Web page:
The Launceston Community Legal Centre is running "on the smell of an oily rag" and could be forced to cut a staff member if the federal funding shortfall for the state's legal assistance sector continues beyond 2020.
Launceston CLC chief executive Nicky Snare's comments come after the Law Society of Tasmania expressed dismay at the state of the sector, saying it was experiencing "a real crisis".
The National Partnership Agreement provides funding for legal assistance organisations - such as legal aid commissions and CLCs - in each state and territory.
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But when the NPA was introduced in 2015, Tasmania was one of two states to wear a funding cut, the other being South Australia.
Since then, the Hodgman government has been making up the shortfall with year-to-year funding of its own.
But with the NPA due for review before July 1, 2020, the state's legal assistance sector is mounting a fight-back against the federal government.
Ms Snare said the NPA had seen legal assistance services in Tasmania "totally slashed".
"It's just such short-sightedness [from the federal government]," Ms Snare said. "You can prevent a lot of stuff from even going to court if people get assistance early on."
She said the Launceston CLC was in need of an additional solicitor but instead was facing the prospect of having to cut a frontline position.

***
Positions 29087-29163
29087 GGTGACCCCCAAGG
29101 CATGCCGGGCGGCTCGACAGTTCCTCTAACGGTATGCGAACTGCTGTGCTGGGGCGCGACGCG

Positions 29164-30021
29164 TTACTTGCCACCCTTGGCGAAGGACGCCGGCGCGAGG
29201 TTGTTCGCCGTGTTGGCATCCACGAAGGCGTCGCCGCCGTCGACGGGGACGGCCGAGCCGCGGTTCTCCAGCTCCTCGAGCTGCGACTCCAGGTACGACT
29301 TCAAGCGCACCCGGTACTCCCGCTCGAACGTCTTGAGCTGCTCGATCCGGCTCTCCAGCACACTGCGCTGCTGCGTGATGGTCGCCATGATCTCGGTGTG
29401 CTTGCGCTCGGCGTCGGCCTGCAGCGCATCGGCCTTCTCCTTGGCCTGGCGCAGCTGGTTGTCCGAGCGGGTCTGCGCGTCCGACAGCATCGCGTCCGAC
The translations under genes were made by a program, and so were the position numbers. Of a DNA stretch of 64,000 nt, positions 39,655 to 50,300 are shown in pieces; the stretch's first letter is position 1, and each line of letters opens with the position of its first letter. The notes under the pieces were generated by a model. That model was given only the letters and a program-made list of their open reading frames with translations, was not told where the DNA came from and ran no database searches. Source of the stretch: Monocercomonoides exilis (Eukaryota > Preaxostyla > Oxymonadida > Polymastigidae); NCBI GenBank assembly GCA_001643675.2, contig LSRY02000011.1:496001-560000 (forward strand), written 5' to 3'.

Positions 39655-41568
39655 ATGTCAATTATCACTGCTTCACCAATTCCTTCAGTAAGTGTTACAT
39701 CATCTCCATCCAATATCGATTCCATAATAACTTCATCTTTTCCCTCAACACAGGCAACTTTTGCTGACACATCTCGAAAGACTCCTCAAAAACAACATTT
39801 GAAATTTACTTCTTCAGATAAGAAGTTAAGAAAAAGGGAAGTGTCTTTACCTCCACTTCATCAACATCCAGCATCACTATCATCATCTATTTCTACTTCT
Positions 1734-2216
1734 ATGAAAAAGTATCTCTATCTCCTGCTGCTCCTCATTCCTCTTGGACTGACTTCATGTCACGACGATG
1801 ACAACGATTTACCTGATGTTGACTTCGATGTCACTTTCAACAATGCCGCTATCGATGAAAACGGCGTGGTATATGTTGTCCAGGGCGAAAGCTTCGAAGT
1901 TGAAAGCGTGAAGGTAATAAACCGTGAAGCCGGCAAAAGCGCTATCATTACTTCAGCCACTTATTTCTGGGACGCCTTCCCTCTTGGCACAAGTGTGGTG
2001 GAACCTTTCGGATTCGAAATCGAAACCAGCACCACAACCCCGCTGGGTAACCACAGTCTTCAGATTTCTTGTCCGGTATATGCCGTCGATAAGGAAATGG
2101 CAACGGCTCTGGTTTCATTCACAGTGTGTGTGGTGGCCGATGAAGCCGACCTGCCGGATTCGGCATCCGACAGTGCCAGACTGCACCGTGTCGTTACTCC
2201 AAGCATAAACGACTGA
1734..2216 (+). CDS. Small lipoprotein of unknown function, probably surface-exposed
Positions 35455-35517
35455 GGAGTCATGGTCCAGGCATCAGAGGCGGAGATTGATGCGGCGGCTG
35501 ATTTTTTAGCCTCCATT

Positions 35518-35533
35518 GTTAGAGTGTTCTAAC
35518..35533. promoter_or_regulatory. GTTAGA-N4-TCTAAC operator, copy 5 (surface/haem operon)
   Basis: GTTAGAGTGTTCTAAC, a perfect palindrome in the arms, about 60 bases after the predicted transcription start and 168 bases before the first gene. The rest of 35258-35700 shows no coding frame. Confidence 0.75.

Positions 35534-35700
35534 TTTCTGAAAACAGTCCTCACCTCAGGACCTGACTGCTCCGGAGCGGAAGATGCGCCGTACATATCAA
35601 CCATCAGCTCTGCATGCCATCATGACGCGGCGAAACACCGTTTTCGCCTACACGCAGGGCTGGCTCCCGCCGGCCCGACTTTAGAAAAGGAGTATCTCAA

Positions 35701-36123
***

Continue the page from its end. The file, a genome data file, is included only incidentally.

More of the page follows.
"If [the federal government] reduces [funding] again, it will be catastrophic in my view."
A spokesperson for acting federal Attorney-General Greg Hunt has said the new national mechanism for legal assistance funding would provide "ongoing support" post-2020 - but has not confirmed whether Tasmania's funding would be restored to previous levels.
State Attorney-General Elise Archer said the Hodgman government was a "strong supporter" of the legal assistance sector and would "work with the Commonwealth toward a positive outcome for the sector as a matter of priority".
"In addition to covering the shortfall in Commonwealth funding, the current [state] budget commits an additional $2 million over four years to the Legal Aid Commission to meet an increased demand on their services," Ms Archer said.
"In fact, due to our government's continual and additional commitments, the Legal Aid Commission's revenue remains higher than it has been for many years."
Tasmanian Labor senator Helen Polley said four Tasmanians were being turned away from frontline legal aid services each day over the last four years "because of a lack of federal and state funding".
"The legal system in Tasmania is suffering and unable to operate at the level required to ensure the majority of Tasmanians have the opportunity to seek fair and reputable legal advice," she said.
"This just is not fair."
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